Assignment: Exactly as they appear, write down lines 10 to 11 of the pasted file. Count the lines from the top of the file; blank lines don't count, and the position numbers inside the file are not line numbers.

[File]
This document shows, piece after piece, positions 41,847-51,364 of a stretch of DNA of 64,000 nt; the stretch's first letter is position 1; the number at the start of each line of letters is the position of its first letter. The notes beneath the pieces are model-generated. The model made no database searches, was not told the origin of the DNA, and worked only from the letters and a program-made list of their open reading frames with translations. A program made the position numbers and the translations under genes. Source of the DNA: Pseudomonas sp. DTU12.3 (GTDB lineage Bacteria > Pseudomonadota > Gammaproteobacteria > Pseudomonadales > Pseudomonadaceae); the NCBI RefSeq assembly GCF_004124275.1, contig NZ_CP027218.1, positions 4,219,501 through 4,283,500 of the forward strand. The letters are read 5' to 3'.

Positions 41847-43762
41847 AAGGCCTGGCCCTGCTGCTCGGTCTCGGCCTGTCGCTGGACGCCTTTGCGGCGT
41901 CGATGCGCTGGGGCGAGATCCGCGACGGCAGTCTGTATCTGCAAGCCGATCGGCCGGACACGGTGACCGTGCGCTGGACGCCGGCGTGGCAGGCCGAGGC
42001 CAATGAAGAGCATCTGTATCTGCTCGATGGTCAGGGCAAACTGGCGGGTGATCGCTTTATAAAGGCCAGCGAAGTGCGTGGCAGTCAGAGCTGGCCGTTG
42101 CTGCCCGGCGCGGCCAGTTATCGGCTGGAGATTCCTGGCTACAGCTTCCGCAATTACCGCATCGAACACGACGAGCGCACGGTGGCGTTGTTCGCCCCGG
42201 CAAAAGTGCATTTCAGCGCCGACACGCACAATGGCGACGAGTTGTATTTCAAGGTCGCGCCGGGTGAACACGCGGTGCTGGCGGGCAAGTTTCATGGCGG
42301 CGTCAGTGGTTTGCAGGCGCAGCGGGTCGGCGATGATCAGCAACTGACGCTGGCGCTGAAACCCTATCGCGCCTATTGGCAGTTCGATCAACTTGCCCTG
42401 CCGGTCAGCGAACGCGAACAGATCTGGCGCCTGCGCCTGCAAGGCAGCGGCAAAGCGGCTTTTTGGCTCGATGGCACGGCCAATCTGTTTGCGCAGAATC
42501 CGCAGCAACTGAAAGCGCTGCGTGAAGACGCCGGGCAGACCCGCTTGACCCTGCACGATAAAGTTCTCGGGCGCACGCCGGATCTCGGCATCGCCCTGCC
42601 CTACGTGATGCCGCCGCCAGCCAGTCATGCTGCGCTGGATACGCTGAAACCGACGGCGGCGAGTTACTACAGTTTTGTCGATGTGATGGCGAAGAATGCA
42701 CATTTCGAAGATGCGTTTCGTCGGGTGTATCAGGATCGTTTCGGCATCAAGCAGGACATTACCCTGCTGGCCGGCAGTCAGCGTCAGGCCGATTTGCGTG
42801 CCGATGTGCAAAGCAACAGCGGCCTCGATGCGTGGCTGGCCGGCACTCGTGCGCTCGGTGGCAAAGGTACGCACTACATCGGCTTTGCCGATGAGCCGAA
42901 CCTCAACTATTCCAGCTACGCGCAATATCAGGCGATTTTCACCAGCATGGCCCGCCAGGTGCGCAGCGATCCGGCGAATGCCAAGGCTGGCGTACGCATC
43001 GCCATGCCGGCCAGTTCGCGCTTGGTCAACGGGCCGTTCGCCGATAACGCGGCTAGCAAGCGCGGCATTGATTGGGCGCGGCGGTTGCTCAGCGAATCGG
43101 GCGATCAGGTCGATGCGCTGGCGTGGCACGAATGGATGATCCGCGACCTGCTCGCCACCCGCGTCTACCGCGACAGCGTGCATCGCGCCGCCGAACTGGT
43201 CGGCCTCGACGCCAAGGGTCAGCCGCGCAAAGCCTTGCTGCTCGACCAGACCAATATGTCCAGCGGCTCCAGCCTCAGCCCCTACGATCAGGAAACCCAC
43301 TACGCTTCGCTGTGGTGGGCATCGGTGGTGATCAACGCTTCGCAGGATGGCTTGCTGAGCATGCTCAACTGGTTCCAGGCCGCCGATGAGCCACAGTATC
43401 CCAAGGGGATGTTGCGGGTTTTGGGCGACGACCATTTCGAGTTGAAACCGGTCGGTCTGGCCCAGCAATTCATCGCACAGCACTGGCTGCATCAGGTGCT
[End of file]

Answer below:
42501 CGCAGCAACTGAAAGCGCTGCGTGAAGACGCCGGGCAGACCCGCTTGACCCTGCACGATAAAGTTCTCGGGCGCACGCCGGATCTCGGCATCGCCCTGCC
42601 CTACGTGATGCCGCCGCCAGCCAGTCATGCTGCGCTGGATACGCTGAAACCGACGGCGGCGAGTTACTACAGTTTTGTCGATGTGATGGCGAAGAATGCA